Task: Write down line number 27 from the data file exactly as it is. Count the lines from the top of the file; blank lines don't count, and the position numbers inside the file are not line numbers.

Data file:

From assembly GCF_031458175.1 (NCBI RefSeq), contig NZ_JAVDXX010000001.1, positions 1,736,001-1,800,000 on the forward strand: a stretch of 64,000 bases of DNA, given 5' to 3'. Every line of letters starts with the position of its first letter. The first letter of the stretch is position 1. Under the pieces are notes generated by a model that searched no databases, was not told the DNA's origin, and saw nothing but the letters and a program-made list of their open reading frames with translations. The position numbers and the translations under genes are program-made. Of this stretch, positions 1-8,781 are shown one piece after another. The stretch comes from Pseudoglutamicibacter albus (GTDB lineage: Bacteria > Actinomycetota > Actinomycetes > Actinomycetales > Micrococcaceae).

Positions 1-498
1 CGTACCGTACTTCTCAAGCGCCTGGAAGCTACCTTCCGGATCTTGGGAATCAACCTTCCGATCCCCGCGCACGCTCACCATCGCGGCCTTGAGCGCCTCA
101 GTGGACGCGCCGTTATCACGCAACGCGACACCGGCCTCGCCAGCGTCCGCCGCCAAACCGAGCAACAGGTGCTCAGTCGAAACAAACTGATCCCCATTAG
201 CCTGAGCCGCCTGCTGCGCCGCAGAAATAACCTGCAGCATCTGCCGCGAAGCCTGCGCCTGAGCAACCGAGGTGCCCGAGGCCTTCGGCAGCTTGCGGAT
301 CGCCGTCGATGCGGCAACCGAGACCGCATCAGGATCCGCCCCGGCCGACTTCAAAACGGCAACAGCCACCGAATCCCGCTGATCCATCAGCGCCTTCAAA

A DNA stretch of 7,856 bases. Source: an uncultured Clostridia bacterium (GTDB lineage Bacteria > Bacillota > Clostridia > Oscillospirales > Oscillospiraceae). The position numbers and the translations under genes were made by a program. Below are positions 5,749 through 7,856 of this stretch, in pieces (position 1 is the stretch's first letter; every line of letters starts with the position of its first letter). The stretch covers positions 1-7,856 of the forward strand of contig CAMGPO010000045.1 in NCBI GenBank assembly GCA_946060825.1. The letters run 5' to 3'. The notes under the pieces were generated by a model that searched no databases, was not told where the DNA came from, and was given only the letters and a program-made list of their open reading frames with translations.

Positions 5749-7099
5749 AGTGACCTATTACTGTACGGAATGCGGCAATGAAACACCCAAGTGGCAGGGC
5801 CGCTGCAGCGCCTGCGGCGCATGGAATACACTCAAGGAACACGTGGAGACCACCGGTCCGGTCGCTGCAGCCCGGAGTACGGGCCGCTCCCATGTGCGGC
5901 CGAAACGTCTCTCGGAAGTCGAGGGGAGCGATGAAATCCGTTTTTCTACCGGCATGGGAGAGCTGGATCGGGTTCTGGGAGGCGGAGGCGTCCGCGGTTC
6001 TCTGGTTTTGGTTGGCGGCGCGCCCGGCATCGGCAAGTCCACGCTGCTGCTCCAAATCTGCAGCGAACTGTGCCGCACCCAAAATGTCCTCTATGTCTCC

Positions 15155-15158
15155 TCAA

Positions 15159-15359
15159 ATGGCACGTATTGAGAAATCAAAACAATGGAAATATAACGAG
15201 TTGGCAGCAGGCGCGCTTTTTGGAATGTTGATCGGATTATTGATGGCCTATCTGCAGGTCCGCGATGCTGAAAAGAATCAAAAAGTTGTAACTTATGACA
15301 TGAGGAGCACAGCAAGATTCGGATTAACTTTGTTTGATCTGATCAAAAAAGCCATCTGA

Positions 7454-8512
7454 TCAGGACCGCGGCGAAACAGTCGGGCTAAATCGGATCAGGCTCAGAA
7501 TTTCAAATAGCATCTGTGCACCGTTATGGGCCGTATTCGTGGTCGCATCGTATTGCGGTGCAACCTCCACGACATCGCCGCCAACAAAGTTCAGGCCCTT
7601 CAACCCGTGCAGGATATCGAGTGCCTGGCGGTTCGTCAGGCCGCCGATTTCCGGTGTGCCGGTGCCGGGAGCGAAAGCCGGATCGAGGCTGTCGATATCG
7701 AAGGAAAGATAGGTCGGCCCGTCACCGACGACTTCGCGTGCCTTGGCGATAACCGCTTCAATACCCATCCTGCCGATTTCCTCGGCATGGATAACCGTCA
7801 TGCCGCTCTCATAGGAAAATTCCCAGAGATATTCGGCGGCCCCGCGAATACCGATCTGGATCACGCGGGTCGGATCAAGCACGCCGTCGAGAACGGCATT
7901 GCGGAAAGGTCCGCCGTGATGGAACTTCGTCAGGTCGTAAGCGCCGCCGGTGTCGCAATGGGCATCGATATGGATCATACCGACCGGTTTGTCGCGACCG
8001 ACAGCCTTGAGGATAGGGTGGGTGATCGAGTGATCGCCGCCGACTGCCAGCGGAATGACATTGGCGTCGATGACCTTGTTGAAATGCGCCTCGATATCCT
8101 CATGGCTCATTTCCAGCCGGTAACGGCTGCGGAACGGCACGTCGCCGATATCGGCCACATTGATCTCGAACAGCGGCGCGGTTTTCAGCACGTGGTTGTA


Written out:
8101 CATGGCTCATTTCCAGCCGGTAACGGCTGCGGAACGGCACGTCGCCGATATCGGCCACATTGATCTCGAACAGCGGCGCGGTTTTCAGCACGTGGTTGTA